Merging Man and Machine - How feasible is Robotic Augmentation and How could it help us?

Merging Man and Machine - How feasible is Robotic Augmentation and How could it help us?

Augmentation of the human body as it stands today could be the holy grail for our society. In today’s world we process much our objective world, physically and visually, and as a consequence we are heavily dependant information processed through our body. But picture a world in which unfamiliar environments are swiftly processed and dealt with, a world where we could obtain data from our objective in which no human body could achieve. Let me give you an example, perhaps in line with my current philanthropic efforts – a bionic eye. It could perform tasks unthought of to a human oculus; it could detect temperature changes, heartbeats, infra-red data, have a wider range of vision. The possibilities are limitless.

However, in fear of being too speculative, we must come to terms with the neurological feasibility of robotic augmentation. Enter the Moravec’s paradox, which states that whilst relatively complex logical human tasks are easy to compute for an AI Bionic, it is the simpler tasks that pose a problem. These simpler tasks include sensorimotor skills, such as manipulating a tennis ball, solving a Rubik’s cube and the like. These simpler tasks require huge amounts of computational resources, in order for the motor regions in the central nervous system, the spinal cord and the different motor regions in your body to coordinate in an integrated fashion and seamlessly.

An underlying pathology of this issue is the limited data of which we can input to augmented bionics. This is due to movements being anchored to the physical world and hence data is limited to the specific condition in which it is acquired in. An ideal bionic would have the potential to continuously adapt to imperfect and different scenarios. An idea which I place faith in to beset this problem is using a foundation model, a model which relies on a cognitive neural network.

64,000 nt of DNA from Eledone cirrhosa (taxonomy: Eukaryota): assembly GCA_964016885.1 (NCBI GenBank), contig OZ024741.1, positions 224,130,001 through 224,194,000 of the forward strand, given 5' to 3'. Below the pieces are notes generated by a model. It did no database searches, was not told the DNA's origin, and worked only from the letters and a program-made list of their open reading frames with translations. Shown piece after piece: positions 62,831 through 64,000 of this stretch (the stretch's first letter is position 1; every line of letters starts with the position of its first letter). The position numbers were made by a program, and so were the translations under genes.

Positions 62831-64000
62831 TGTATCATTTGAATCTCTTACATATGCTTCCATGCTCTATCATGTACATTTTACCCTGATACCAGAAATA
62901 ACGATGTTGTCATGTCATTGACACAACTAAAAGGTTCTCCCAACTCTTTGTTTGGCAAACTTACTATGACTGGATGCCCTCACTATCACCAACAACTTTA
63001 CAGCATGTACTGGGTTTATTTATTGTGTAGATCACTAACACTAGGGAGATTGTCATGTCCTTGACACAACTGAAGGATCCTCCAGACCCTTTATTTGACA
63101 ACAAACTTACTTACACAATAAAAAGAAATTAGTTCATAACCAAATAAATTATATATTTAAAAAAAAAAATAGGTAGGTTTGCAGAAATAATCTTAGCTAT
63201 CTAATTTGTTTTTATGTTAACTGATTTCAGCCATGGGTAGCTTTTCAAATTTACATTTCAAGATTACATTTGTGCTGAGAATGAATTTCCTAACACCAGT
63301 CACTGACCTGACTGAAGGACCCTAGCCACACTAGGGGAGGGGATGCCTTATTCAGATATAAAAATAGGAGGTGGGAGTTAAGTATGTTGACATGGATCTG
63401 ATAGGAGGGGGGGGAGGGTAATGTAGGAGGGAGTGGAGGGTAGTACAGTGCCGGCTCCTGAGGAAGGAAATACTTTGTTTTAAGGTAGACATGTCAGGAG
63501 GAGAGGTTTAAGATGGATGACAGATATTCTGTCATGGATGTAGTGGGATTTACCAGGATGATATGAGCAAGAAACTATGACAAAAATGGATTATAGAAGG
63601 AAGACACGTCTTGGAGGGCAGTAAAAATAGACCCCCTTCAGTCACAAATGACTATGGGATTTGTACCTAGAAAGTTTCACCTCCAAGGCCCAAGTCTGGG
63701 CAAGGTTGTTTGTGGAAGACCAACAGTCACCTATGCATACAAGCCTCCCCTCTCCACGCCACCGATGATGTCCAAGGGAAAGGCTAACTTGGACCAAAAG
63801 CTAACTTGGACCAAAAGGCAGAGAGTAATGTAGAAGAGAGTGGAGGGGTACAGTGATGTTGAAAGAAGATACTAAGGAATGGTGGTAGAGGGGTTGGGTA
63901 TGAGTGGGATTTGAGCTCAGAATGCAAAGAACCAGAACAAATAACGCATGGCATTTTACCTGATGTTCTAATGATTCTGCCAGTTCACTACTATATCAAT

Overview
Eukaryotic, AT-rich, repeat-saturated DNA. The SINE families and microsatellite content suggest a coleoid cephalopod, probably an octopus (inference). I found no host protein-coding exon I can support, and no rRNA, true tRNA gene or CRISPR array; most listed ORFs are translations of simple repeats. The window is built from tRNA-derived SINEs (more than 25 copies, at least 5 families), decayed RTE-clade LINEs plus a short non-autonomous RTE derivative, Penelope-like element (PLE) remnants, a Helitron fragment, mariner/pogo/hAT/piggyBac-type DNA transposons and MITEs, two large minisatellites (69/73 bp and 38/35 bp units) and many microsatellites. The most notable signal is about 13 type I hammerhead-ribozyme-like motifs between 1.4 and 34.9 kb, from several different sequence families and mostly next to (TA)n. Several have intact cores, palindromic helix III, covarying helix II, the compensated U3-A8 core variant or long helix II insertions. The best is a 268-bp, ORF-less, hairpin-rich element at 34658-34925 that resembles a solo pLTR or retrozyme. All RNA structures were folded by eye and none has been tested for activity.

Specifically a foundation model is one in which the model is trained on broad data at scale and can be adapted downstream applications. This is an extension of deep learning but at a large scale and relies on the size-ability of data for the model as well as its ability to use an intrinsic transformer architecture. Due to ability to adapt to downstream applications, provided enough data is fed through the foundation model, the bionic may be able to continuously adapt to newer environments. There is a certain strange beauty in this too, as the more adverse conditions the bionic would face, the more advanced it would become.

A second large issue that bionics face is of a biological phenomenon called motor imagery. I recently came to learn of this concept, and it importance in motor movement. Motor imagery, is a dynamic state in which representation of a specific motor action is seen in the brain without any physical or motor output (i.e no physical movement). Previously thought to be limited to certain adverse situations, researches at UCL propose that all movement is preceded by a motor image; specifically a representation of the said movement within the cerebellum. Provided the parameters are correct of the movement, spatially and physically, the motor cortex will then produce the movement. One may say, it is a simulation of the movement to ensure the perfect output.

A glaring issue however, is that bionics are not biologically embedded at a neural level and hence this would be physically impossible. Therefore the future of bionics seems uncertain for now, but a potential break in the horizon may be through the combination of perspectives of engineering, neuroscience and physiology to make the seemingly impossible possible.

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